Buttler bears brunt of England's World Cup capitulation

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Buttler bears brunt of England's World Cup capitulation


Jos Buttler has borne the brunt of England’s World Cup capitulation as captain, citing his own batting form as a major source of concern in their failed campaign.

A 33-run defeat at the hands of Australia in Ahmedabad sealed the fate of the defending champions, who now have no hopes of qualifying for the semi-finals after suffering their sixth defeat in seven matches in the tournament.

Buttler holed out cheaply to Cameron Green bowling Adam Zampa, who scored 3 for 21 to be named Man of the Match as Australia moved one win away from a place in the last 16. Buttler’s dismissal compounded a torrid tournament in which he scored 43, 20, 9, 15, 8, 10 and now 1: a total of 106 runs at 15.14 off 113 balls.

“I think it was the right shot, the execution was obviously wrong,” Buttler said in the post-match presentation. “I want to be positive and face the game. I felt it was time to try to give something back to the opponent.

“But yes, I think my own form has been the biggest concern. Coming into the tournament I felt in a great place for not having played as well as I can and in such a fundamental role as I play for the team, my poor thing.” “The performance with the bat has really hurt us.”

England have two more matches, against the Netherlands, with whom they are now competing for a place in the 2025 Champions Trophy, and Pakistan.

Their demise has been dramatic, with the thrilling 2019 home triumph in some ways still fresh in the mind because of that memorable final. However, it is also now a distant memory, given that the uncertainty with which England played in India bears little resemblance to the self-assured attitude that has been a hallmark of England’s white-ball cricket for most of one of each. .

“It’s certainly a low point,” Buttler said. “I’ve had a few, but yes, definitely as a captain, being in this position when you come to India with high hopes is incredibly difficult, incredibly disappointing and yes, it hurts a lot.

“We certainly haven’t done ourselves justice. Coming into the tournament, we figured we could really go for it and push whoever it was to the end.

“It’s incredibly difficult to reach those heights, absolutely. Everyone knows how much hard work goes into that. And even when you fall short, there’s a lot of hard work that goes into that. So we feel like we’ve let ourselves down. We’ve let the people down.” people at home, the people who support us through thick and thin, and you carry that on your own shoulders.

Moeen Ali, whose innings of 42 along with half-centuries for Ben Stokes and Dawid Malan gave England some hope of a slightly better performance, pointed to a lack of confidence within the team as the key to England’s overall poor performance.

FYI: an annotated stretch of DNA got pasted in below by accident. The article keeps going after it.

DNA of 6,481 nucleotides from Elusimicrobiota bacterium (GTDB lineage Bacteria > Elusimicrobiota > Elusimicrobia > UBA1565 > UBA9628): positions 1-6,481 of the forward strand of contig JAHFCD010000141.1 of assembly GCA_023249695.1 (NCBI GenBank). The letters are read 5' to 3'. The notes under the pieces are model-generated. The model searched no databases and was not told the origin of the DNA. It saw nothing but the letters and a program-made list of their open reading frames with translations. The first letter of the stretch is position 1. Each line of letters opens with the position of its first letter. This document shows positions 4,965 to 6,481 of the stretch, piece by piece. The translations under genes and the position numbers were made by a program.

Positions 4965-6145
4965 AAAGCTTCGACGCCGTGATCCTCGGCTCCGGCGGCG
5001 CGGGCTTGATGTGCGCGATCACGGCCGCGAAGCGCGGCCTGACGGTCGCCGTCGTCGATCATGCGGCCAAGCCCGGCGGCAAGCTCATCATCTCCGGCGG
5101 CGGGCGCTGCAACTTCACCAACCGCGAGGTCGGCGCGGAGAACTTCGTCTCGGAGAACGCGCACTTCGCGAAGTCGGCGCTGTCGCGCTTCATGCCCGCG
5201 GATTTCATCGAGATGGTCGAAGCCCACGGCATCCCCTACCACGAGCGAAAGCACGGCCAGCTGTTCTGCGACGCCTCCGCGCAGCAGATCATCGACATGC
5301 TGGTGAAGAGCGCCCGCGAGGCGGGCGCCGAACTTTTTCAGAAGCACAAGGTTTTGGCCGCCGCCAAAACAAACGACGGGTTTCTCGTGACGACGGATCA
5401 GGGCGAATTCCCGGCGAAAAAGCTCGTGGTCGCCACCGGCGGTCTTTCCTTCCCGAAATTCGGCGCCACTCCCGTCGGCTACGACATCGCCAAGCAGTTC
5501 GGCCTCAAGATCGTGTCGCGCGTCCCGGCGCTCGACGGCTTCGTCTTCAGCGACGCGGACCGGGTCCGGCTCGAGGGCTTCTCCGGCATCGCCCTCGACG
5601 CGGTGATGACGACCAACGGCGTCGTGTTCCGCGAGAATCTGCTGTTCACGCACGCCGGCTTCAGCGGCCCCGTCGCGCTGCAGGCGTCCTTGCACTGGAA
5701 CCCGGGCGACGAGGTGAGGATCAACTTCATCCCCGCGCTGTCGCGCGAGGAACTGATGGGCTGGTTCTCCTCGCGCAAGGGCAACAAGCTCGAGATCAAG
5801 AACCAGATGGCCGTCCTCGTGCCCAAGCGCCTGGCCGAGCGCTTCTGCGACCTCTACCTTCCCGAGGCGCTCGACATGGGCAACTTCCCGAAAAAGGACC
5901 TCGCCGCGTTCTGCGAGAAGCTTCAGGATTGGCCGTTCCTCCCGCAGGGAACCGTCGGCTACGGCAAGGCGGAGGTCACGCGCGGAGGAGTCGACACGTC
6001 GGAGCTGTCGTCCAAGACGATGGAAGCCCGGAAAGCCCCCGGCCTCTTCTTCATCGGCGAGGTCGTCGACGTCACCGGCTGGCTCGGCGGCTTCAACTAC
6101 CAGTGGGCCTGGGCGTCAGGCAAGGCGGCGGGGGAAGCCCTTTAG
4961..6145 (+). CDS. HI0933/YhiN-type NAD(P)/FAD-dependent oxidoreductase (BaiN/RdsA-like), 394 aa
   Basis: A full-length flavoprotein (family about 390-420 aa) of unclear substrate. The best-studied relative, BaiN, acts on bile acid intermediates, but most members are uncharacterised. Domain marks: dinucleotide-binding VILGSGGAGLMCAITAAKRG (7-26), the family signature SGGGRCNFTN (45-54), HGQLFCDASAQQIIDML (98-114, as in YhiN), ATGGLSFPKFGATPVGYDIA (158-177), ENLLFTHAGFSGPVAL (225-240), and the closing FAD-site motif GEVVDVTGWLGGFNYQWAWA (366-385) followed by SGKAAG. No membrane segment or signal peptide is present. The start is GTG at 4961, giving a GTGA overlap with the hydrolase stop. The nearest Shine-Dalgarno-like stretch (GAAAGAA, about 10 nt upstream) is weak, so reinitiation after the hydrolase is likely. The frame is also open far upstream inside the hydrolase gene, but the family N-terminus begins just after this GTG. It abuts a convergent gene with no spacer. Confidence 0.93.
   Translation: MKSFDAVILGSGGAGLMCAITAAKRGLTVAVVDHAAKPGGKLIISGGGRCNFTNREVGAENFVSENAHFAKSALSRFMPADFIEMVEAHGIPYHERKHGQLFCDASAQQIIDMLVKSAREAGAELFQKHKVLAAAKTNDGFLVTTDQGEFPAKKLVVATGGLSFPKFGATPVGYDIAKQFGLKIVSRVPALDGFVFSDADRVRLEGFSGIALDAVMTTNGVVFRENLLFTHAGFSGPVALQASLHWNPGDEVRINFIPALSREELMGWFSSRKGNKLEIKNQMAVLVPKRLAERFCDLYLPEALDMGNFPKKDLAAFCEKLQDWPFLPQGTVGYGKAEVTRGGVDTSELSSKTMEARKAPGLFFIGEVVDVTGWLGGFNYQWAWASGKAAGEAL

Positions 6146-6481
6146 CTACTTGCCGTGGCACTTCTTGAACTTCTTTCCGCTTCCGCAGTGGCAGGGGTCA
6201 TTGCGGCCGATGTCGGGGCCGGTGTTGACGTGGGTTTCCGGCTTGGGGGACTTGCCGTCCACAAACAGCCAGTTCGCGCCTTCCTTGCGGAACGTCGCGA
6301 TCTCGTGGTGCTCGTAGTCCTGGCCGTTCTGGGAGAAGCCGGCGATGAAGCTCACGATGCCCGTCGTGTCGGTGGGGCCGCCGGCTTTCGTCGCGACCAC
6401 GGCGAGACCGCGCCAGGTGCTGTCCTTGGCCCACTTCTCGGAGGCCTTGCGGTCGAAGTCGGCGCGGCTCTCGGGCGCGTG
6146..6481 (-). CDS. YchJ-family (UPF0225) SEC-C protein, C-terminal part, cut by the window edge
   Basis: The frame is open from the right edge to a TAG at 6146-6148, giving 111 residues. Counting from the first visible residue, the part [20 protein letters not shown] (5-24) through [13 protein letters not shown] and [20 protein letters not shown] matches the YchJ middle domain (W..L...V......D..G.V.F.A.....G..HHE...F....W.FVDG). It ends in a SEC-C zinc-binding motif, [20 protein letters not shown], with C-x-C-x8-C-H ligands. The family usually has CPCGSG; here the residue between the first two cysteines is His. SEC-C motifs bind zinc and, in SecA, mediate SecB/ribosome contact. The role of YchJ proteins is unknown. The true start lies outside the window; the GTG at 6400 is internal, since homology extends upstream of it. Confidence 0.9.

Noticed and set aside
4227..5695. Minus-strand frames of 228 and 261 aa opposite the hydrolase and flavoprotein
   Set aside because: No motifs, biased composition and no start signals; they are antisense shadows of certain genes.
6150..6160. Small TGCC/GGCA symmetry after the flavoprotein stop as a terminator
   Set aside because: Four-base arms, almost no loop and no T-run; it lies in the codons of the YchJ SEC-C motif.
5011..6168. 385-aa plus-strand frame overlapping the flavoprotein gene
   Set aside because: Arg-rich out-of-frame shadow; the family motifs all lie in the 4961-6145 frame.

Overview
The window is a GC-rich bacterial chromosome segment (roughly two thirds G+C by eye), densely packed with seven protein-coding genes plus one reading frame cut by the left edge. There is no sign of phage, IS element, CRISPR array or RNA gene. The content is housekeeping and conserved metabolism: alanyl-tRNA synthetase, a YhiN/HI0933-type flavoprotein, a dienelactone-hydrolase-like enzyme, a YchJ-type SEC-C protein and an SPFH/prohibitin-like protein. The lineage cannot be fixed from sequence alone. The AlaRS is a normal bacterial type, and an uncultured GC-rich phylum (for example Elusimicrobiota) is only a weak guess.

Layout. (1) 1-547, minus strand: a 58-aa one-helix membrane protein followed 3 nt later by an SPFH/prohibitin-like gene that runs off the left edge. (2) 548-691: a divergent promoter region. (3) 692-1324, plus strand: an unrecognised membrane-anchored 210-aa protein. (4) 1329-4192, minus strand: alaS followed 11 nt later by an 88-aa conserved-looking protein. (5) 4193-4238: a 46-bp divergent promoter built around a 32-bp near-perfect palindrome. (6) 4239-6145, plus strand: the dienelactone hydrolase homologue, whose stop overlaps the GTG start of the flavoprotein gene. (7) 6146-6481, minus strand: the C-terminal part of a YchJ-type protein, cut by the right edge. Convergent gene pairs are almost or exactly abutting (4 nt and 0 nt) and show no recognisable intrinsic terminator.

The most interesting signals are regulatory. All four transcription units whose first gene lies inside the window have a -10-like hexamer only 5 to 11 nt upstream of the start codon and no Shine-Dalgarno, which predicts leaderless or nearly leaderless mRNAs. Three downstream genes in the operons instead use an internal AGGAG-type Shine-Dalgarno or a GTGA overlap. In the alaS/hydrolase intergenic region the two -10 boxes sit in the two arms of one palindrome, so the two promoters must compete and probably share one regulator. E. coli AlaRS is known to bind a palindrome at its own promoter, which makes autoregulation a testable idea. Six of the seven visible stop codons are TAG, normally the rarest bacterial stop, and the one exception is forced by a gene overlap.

“I’m disappointed as a player and we really haven’t been good enough in this tournament from the start,” Moeen told Sky Sports. “Today showed the lack of confidence in the team. I thought we were a little bit better tonight and we had the best conditions and we know we should have won this game, but these things happen in cricket.

“I think we probably tried to do too much and, as players in particular, we tried to be very aggressive and then we tried to absorb a little bit of pressure, but we just couldn’t do it. Even tonight, every time we tried, we were in a position where the one where we were, ‘okay, we’re doing well here’, we just lost two wickets quickly and then we have to try to rebuild again and then we lost two wickets again.

“It’s a little schoolboy mistake, but these things happen when you don’t have confidence as a team. And we can’t keep saying we don’t have confidence. We have to do something about it. We’ve tried. “I think we’ve tried as a group of players to do that. And sometimes you become a little internal as a person on the team and it’s never that good for the team.”

It is this lack of trust that Moeen believes has led to poor execution.

“As a group of players and with management, we’ve tried to say, at times, ‘let’s go out and play our way,’ and sometimes when we lost the game, [said] “Let’s go out there and be tougher, let’s try harder,” something we’ve always tried to do, but we just haven’t had the confidence,” he said. “The lack of faith in the team… it’s something to say, but then go out and do it . I don’t think we did.

“The lack of runs, the lack of wickets, not playing as well as we know we can… when you don’t get runs as an individual, you get a little bit ashamed of your own performance, and you can get a bit of an internal feeling, and I think We’ve done it. In the past, I think we just stuck our chest out and said ‘guys, I’m going out’ and tried to take it, and we just did it. “I haven’t.”